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Is this correct?

Asking the driver or the another person:

  • Does this bus go (or goes) to X?
  • Do you go to X?
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Not "does this bus goes to" - that's not English. – Colin Fine Dec 22 '10 at 17:44

If you're talking directly to the driver, either of the following would work:

Does this bus go to x?

Do you go to x?

While I would prefer the former, the latter is also somewhat common since it's assumed that the bus and the driver are going to the same places. However, if you're asking another random person, you definitely want the former as the person's final destination may not be the same as the bus's.

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Does this bus stop at (or near) x? – John Satta Dec 22 '10 at 20:19

Not disputing the earlier answer, but as an alternative you might ask:

Is this the bus for x?

or even:

Is this the x bus?

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can I say IS this the bus to x? whats the difference? – JPro Dec 23 '10 at 9:52
Yes; if anything to is more correct than for, but I wanted to give an example of an alternative that is used and understood. (Note that you can't freely swap to and for everywhere, though: "Does this bus go for x?" would not be correct.) – Brian Nixon Dec 23 '10 at 10:26

If I wanted to know how to get to X on a bus I would ask "How do I get to X from a bus?"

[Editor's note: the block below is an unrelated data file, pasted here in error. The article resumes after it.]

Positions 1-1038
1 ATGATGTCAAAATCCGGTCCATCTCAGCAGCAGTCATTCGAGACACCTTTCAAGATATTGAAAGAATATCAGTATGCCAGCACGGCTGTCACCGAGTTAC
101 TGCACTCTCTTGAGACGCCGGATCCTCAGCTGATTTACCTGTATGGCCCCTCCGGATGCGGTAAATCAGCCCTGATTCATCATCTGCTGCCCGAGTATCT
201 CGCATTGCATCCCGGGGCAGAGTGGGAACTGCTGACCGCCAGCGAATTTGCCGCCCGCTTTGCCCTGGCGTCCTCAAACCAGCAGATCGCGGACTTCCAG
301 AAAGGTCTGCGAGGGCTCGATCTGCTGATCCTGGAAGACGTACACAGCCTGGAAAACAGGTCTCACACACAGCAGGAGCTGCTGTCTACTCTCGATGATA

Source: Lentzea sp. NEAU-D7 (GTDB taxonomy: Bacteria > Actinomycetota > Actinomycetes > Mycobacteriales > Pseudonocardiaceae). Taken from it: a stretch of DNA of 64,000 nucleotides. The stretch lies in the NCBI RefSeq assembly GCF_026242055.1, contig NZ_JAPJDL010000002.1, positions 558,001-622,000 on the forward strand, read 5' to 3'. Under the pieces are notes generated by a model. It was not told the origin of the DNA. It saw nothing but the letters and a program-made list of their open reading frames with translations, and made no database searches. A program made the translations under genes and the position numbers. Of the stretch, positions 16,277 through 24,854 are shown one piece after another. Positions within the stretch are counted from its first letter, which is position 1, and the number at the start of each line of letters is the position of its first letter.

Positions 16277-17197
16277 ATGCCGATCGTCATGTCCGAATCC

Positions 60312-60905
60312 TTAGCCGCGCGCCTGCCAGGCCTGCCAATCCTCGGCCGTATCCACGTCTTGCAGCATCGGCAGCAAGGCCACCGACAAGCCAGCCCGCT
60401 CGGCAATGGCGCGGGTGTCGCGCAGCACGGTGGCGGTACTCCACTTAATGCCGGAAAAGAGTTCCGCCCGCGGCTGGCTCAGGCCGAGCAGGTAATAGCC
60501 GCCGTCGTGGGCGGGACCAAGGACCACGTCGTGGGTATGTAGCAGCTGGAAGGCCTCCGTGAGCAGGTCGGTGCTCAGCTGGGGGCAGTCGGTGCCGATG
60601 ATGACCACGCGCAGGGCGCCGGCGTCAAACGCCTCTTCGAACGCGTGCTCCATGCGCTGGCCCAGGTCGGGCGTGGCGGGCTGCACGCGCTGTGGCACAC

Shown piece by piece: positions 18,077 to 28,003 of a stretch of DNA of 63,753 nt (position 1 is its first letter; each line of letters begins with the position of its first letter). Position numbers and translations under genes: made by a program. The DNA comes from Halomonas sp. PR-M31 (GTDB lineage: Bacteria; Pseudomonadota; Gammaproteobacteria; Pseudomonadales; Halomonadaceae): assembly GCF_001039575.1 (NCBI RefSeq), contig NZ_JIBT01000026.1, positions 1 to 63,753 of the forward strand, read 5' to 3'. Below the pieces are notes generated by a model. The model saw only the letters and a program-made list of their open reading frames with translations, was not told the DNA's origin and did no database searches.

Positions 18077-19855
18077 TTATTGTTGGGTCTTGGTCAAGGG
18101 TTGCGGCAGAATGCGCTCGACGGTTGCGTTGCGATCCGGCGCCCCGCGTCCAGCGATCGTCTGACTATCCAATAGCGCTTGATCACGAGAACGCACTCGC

Problems with "Does this bus go to X?" include the fact that a correct answer ("yes" or "no") does not actually tell you how to get to X; you don't know which stop to get off or if you have to transfer. In addition, the bus may go to X but there could be another bus that is much faster or cheaper.

As others have pointed out, "Do you go to X?" does not tell you whether the bus goes to X or not.

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I've never heard from used in place of on like that. In fact I'd understand that as a different question: "How do I get to X after getting off the bus?" (having already established that the bus goes towards X). Fair points that the other suggestions are closed questions, but "Which stop do I need to get off at?" is an obvious follow-up if the first answer is "yes"; and covering all the other complexities you've introduced is a different conversation entirely. – Brian Nixon Dec 23 '10 at 10:10

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